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  • 18-karat hoops by Toby Pomeroy. He created the“Mercury Free Mining Challenge”offering US$1 million for the discovery of an affordable, environmentally-friendly means to separate gold from its ore-body. (Photo: Toby Pomeroy)
  • Some groups are providing help to artisanal miners, such as this retort that allows mercury to be safely recycled during the separation process. (Photo: Marc Choyt, Reflective Images)
  • Wedding rings in Fair Trade gold, sapphire and diamonds by Reflective Images. (Photo: Marc Choyt)
  • One of the non-mine activities that Fura Gems started in Colombia is a locally-run bakery. (Photo: Fura Gems)

The evolution of ethics in the jewellery industry

By Cynthia Unninayar

As journalists attending Baselworld, we receive many invitations to press events and conferences highlighting the latest watch or newest jewellery collection by any number of brands. Some 16-17 years ago, one invitation particularly attracted my attention. It wasn’t the usual cocktail or meet-and-greet from one of Baselworld’s many prestigious exhibitors. It was from a Swiss NGO telling the stories of three individuals they brought over from China and India who were dying of silicosis because they worked in the gem-cutting industry. 

The conference was in a small room near the fair. With such a serious topic, I arrived early to be sure to have a seat. After all, something of this importance would surely attract many of the 3,000 journalists who covered Baselworld.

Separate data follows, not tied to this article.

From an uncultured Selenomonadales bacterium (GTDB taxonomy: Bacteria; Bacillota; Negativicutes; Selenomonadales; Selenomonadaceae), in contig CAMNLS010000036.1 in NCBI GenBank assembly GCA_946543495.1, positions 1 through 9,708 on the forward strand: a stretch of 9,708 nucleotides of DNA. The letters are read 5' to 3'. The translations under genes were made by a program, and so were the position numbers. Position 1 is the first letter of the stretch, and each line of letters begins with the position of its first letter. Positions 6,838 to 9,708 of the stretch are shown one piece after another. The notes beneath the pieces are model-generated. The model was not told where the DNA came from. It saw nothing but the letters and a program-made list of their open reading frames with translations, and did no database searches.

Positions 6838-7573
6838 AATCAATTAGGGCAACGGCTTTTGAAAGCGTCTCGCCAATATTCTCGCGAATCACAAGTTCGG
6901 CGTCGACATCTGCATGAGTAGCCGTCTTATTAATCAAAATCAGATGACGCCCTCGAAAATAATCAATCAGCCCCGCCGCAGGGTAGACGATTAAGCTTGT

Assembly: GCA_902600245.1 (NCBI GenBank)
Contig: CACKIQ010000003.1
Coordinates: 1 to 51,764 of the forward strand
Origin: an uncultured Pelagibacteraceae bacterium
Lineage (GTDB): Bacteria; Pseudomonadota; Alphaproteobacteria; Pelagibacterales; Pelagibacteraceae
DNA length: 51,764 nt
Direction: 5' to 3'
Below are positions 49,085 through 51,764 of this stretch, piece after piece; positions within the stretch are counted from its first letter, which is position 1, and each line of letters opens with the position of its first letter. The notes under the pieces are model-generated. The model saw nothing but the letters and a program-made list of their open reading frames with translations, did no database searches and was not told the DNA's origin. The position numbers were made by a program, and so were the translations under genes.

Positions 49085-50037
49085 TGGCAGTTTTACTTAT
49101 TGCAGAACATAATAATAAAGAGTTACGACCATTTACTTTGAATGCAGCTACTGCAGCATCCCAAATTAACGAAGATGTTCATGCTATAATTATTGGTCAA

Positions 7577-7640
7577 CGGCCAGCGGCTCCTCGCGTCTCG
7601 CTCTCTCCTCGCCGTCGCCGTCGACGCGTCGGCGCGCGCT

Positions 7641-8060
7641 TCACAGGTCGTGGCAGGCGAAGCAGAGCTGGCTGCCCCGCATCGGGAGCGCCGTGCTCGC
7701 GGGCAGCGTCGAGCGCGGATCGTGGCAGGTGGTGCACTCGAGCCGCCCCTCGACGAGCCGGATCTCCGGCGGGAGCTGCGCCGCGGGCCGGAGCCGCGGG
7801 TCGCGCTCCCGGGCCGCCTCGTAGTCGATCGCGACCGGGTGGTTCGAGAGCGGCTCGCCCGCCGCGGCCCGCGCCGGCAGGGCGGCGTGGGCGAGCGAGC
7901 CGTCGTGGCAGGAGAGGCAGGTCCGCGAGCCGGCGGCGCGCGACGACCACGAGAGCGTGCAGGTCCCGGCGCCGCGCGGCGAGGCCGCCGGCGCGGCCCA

Well, that wasn’t the case. Surprisingly, only three came — or maybe not so surprisingly. In those days, few people talked about the non-glamorous — you might even call it the dark side of the jewellery industry. As you might imagine, the presentation was not pleasant, with the dramatic stories of each of the two men and a woman (whose husband, a worker in the same factory, had died earlier of silicosis). They described the unsafe, deplorable conditions for cutting gems that would later be used in beautiful jewels.

The moderator even named the companies who employed these individuals, and one exhibited at Baselworld! [On a personal note, I tried talking to the company during Baselworld and later at the JCK show, but once I introduced myself as a journalist, they turned away.]

One of the three journalists who attended the NGO conference said she would write up something for the fair’s Daily News. Good, I thought. Perhaps attention would start a discussion, especially since Baselworld had a “requirement” that exhibitors abide by certain basic human rights, and this exhibitor was in clear violation. Another surprise—or not—was that the Daily News allowed her only a mention that the conference had taken place, but no specific details. Apparently, the dark side would remain dark awhile longer.

A couple years later, at a jewellery show in the United States, I passed the booth of a small company from Oregon, proclaiming “no dirty gold” in their jewels. Owner Toby Pomeroy explained his efforts to make fine jewellery with as little impact on the miners and the environment as possible. At that time, however, he and a few other designers were small voices in a vast wilderness. 

What a difference a decade makes

The voices of Pomeroy and other designers, along with more press coverage, began moving the topic of “dirty gold” out of the wilderness. Increasingly, designers, retailers and consumers were becoming aware of the plight of artisanal gold miners and their exposure to the poisonous effects of mercury, cyanide and other chemicals during the extraction of gold.